History of scintillation


Astronomy could be the oldest science, and the twinkling of stars was one of the earliest celestial phenomena studied by man. Its cause has been sought for millennia: not until Robert Hooke (Micrographia, London 1665) was its atmospheric origin explained in any detail. The understanding in terms of optical physics was developed during the 1960's, while current studies focus on scintillation properties in the non-ideal and rapidly changing atmosphere. 
   Australian aboriginals  (perhaps 10,000 years ago)

"What we see as twinkling stars is actually the flickering of distant campfires of those people who live in the sky, perhaps our ancestors."


   Aristotle  (ca - 340)

"The planets are near, and our vision reaches them. The fixed stars are too far, and their distance causes our vision to waver."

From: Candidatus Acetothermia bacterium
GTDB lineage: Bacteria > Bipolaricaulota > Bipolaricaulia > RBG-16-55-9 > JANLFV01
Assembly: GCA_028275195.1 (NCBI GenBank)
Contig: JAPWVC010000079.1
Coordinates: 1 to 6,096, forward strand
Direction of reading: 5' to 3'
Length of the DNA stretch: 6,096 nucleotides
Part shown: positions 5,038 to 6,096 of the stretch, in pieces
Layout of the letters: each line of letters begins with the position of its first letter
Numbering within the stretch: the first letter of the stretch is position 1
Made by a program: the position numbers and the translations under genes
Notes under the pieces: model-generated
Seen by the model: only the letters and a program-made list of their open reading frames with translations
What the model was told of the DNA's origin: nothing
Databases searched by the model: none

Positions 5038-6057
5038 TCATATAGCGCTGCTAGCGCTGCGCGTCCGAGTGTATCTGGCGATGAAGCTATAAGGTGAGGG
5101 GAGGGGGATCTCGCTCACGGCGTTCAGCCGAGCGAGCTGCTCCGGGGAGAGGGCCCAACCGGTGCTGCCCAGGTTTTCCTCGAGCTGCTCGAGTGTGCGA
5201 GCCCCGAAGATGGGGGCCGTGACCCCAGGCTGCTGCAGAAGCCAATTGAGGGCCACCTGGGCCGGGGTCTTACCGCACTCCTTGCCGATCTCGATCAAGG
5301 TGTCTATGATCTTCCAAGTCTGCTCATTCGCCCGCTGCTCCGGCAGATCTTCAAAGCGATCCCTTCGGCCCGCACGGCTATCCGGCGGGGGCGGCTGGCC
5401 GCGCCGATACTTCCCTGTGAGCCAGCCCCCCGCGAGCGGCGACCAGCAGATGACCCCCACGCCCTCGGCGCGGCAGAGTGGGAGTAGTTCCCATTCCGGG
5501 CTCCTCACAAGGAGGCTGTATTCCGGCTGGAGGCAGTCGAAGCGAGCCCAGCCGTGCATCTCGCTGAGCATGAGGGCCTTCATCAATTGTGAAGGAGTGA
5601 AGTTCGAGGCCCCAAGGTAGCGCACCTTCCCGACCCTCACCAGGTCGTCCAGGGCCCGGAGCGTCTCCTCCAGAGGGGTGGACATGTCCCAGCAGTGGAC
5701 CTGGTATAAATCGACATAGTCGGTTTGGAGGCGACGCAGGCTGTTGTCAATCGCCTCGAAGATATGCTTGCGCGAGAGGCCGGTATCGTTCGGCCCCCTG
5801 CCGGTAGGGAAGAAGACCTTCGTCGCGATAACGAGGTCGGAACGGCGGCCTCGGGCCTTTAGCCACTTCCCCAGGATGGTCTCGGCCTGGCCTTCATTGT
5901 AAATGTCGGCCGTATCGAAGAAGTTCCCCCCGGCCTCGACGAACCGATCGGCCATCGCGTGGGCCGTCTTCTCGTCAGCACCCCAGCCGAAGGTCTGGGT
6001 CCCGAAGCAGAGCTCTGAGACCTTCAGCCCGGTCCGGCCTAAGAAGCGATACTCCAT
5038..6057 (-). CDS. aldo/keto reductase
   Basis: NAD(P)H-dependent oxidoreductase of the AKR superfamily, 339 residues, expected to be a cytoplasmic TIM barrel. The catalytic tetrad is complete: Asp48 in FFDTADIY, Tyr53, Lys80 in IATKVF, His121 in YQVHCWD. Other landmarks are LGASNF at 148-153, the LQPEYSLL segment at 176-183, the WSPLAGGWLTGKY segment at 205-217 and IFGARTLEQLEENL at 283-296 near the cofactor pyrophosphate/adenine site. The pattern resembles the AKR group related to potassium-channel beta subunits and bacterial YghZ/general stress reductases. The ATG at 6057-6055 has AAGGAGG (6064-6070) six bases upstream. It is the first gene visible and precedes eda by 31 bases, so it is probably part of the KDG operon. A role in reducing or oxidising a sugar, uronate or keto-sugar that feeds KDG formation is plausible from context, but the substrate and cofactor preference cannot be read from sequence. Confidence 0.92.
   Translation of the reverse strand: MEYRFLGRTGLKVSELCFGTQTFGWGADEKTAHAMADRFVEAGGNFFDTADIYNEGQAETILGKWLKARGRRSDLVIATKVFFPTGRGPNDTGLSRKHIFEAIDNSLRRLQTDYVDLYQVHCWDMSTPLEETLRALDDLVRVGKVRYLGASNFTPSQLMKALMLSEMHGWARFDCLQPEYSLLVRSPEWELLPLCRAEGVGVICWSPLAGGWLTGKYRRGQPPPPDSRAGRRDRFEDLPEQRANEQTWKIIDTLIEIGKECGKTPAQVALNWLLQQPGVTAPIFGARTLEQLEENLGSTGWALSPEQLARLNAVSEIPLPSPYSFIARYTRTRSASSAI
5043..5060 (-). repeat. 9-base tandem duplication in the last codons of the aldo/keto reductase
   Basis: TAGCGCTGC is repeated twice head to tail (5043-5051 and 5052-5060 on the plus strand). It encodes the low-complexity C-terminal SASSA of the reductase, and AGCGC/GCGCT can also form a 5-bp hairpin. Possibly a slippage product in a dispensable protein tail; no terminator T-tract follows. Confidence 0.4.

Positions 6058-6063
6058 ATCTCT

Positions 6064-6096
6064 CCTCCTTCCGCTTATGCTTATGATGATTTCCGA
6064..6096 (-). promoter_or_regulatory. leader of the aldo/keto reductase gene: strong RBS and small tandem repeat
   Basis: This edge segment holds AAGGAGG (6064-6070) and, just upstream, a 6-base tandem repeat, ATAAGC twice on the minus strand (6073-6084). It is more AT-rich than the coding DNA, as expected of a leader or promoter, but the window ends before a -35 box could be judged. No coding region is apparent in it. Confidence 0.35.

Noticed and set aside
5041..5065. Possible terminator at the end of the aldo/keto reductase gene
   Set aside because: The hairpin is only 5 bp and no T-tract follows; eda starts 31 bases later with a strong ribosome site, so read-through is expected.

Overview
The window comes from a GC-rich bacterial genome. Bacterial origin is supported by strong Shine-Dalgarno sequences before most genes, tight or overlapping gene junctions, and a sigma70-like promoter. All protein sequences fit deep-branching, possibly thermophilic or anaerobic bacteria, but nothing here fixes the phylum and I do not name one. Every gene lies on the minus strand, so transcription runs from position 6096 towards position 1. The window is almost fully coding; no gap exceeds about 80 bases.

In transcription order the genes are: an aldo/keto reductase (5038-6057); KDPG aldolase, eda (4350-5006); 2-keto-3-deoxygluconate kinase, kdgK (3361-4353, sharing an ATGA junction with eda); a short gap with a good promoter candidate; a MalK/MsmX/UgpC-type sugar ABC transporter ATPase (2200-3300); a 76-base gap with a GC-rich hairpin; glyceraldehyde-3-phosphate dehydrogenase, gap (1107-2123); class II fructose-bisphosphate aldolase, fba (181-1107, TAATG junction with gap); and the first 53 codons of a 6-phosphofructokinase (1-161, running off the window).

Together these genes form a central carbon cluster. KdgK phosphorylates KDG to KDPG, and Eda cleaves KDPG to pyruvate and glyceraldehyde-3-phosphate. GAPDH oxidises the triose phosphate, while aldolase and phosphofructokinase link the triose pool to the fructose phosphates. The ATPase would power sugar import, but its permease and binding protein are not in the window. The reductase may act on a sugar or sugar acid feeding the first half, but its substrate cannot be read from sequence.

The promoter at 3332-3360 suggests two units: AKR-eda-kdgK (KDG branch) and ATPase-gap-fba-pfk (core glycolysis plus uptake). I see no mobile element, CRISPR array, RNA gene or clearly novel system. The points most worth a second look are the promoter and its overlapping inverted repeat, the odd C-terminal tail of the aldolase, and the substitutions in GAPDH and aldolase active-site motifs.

Tycho Brahe  (ca 1580)

"The enormous space to the stars takes part in the celestial daily motion. Planets do not thus rotate, and therefore do not scintillate."


   Johannes Kepler  (ca 1610)

"Scintillation is a true change in stellar brightness and color. Venus scintillates, but the Moon does not, proving Venus' variability."


   Robert Hooke  (ca 1660)

"... those bright scintillations near the Horizon, are not by much so quick and sudden in their consecutions of one another, as the nimbler twinklings of Stars nearer the Zenith.  The true cause ... is from the inflection, or multiplicate refraction of those Rays of light within the body of the Atmosphere."


   Isaac Newton  (ca 1700)

"Scintillation disappears in telescopes, and must originate in the air. Telescopes should be placed on the tops of the highest mountains."


Comments are welcome to dainis@astro.lu.se

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